Fine curly hair needs body and volume. Any mousse or wrapping lotion with a foam dispenser should provide you with great results. If you have straightened your hair for weeks, jump start the process with a great deep conditioner. Search for products which don’t rob the hair of moisture and products which contain panthenol ( vitamin B derivative which helps hair retain moisture).
Question 2: I have short natural hair (almost 3 inches long) and I’ve tried a flat iron and a root iron on my hair to straighten it and nothing works. What am I doing wrong or what shall I try? I get better results when I band stretch my hair.
Hair can be straightened with a Marcel iron or by using a hot blow dryer to blow dry hair first. It is about technique and products. Use products which will detangle your hair in order to make the process easier. If all else fails and you need it straightened or a hot pressed for an event, have a professional straighten it for you and watch the process closely. Good luck.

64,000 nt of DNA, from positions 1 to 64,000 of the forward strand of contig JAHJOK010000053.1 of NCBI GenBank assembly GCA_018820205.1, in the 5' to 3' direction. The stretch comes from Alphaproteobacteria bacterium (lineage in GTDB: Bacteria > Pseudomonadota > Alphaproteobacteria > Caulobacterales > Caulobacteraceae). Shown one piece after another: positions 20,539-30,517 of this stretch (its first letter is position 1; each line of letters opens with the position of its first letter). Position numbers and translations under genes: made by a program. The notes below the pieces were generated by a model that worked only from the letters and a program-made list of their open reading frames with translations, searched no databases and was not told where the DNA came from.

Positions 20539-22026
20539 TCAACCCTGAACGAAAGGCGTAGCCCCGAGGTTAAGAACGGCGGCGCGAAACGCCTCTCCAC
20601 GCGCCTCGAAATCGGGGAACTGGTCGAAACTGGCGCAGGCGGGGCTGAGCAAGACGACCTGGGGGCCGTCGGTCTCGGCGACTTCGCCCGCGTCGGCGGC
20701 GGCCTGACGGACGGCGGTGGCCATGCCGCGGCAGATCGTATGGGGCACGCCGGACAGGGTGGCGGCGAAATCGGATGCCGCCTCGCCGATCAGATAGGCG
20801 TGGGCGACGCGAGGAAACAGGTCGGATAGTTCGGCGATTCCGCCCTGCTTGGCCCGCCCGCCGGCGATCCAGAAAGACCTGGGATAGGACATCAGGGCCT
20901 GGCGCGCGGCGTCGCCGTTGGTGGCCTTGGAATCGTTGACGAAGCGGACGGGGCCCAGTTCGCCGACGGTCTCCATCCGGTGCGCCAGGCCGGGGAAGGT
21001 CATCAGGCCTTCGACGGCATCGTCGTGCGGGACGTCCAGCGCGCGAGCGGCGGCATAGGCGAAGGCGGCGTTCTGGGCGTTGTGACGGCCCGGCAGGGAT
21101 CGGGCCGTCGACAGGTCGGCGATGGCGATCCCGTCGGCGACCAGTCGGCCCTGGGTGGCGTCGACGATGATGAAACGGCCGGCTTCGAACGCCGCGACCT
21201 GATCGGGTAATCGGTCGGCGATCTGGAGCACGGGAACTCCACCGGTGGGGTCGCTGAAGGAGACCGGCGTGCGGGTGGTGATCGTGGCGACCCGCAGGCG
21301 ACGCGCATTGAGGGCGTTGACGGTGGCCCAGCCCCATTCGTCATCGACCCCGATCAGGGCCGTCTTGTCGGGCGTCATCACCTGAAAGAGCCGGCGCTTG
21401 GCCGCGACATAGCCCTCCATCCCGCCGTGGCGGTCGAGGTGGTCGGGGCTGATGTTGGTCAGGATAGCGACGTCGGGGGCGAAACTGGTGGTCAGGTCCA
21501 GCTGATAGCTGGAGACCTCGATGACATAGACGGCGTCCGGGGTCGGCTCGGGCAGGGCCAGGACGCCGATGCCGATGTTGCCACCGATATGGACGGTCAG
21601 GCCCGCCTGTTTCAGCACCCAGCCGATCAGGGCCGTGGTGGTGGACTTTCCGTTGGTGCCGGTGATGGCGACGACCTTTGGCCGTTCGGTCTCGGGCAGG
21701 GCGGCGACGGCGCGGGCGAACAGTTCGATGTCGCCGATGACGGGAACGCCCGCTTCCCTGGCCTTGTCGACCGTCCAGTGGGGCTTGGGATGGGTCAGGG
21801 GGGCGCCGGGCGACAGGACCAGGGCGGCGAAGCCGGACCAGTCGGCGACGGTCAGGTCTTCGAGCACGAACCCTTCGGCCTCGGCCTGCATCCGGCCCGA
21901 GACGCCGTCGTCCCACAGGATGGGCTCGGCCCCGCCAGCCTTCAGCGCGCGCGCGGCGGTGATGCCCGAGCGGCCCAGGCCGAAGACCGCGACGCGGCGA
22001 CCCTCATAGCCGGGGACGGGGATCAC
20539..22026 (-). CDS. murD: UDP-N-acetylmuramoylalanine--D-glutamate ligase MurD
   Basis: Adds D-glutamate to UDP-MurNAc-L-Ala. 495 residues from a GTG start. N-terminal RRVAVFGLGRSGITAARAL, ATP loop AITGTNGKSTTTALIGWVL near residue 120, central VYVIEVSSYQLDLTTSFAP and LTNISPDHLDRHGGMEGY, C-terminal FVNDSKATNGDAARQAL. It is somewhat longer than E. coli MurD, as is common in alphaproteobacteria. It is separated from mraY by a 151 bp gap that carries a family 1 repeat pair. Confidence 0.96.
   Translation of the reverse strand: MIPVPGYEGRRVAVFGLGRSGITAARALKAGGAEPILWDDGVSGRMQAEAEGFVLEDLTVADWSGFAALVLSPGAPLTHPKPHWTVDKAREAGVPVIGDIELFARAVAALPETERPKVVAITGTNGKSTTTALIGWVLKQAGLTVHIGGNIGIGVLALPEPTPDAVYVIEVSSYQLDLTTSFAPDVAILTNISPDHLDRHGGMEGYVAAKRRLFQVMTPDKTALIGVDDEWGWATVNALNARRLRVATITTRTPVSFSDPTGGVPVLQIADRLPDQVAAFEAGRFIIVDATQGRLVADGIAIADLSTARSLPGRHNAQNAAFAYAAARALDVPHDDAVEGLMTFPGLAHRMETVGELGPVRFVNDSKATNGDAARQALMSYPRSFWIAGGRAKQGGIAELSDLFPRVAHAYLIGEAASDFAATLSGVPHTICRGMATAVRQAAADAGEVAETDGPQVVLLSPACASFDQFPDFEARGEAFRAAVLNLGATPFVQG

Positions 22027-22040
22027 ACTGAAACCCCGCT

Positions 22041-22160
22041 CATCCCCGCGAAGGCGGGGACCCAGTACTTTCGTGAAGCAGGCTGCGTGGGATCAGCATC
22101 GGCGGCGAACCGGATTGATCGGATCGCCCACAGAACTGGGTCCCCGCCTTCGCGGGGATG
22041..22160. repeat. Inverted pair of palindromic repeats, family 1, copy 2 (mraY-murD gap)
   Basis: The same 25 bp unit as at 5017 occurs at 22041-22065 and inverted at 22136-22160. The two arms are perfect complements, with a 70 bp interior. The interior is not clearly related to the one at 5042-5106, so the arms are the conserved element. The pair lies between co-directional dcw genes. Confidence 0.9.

Cindy Tawiah is the founder of DIVA BY CINDY product line for all women who desire natural based products that will give them longer and healthier hair. A motivational speaker and advocate for women’s rights. Cindy has been featured on WBAL TV, Shecky’s media, Beauty Store business and Hype Hair.
Solange recently signed a modeling contract with Next Models Management and is already gracing the catwalk! The stunner strutted her stuff at the Alberta Ferretti fashion show in Milan without missing a beat. I couldn’t help but notice that her hair looked a bit different… still big, but different. This isn’t my favorite big hair look on the diva because the curls just seem too perfect, or maybe it’s the length? Something just seems off. What do you guys think? I still love her regardless though!
Cool Product Alert! curlBox makes it easy for the natural sistas who are on the prowl for hair products and can’t seem to find the right ones. Each month, you will receive a box of 5-7 product samples that you can test out on your hair, some of which haven’t even hit store shelves yet. It only costs $20 to subscribe and you can cancel anytime—pretty good deal for 5-7 different products if you ask me. The first box of goodies ships out on February 7th and they’ve already sold out! If you want to be notified when the march shipment is available, visit their website at www.curlbox.com for exclusive VIP access.